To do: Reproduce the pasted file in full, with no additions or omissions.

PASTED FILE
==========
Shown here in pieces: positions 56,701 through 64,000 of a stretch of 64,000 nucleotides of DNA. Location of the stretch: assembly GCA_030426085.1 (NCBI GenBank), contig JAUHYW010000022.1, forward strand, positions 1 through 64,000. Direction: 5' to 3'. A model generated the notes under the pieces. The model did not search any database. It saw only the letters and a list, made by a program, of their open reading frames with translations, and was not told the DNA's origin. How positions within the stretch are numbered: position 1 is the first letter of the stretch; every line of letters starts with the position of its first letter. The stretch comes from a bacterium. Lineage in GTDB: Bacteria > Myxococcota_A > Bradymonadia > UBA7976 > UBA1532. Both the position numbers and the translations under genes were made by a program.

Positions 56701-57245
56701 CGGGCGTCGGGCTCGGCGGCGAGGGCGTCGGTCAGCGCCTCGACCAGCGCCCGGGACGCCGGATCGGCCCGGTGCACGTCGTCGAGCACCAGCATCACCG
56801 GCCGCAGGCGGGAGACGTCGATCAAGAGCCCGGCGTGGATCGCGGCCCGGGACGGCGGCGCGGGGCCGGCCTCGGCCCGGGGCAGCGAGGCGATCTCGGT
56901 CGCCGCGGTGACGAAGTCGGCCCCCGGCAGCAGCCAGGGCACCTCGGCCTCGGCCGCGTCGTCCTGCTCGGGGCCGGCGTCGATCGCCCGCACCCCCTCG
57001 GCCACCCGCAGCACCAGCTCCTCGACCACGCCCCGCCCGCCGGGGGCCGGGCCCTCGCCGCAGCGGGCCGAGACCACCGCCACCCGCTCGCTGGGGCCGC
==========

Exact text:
Shown here in pieces: positions 56,701 through 64,000 of a stretch of 64,000 nucleotides of DNA. Location of the stretch: assembly GCA_030426085.1 (NCBI GenBank), contig JAUHYW010000022.1, forward strand, positions 1 through 64,000. Direction: 5' to 3'. A model generated the notes under the pieces. The model did not search any database. It saw only the letters and a list, made by a program, of their open reading frames with translations, and was not told the DNA's origin. How positions within the stretch are numbered: position 1 is the first letter of the stretch; every line of letters starts with the position of its first letter. The stretch comes from a bacterium. Lineage in GTDB: Bacteria > Myxococcota_A > Bradymonadia > UBA7976 > UBA1532. Both the position numbers and the translations under genes were made by a program.

Positions 56701-57245
56701 CGGGCGTCGGGCTCGGCGGCGAGGGCGTCGGTCAGCGCCTCGACCAGCGCCCGGGACGCCGGATCGGCCCGGTGCACGTCGTCGAGCACCAGCATCACCG
56801 GCCGCAGGCGGGAGACGTCGATCAAGAGCCCGGCGTGGATCGCGGCCCGGGACGGCGGCGCGGGGCCGGCCTCGGCCCGGGGCAGCGAGGCGATCTCGGT
56901 CGCCGCGGTGACGAAGTCGGCCCCCGGCAGCAGCCAGGGCACCTCGGCCTCGGCCGCGTCGTCCTGCTCGGGGCCGGCGTCGATCGCCCGCACCCCCTCG
57001 GCCACCCGCAGCACCAGCTCCTCGACCACGCCCCGCCCGCCGGGGGCCGGGCCCTCGCCGCAGCGGGCCGAGACCACCGCCACCCGCTCGCTGGGGCCGC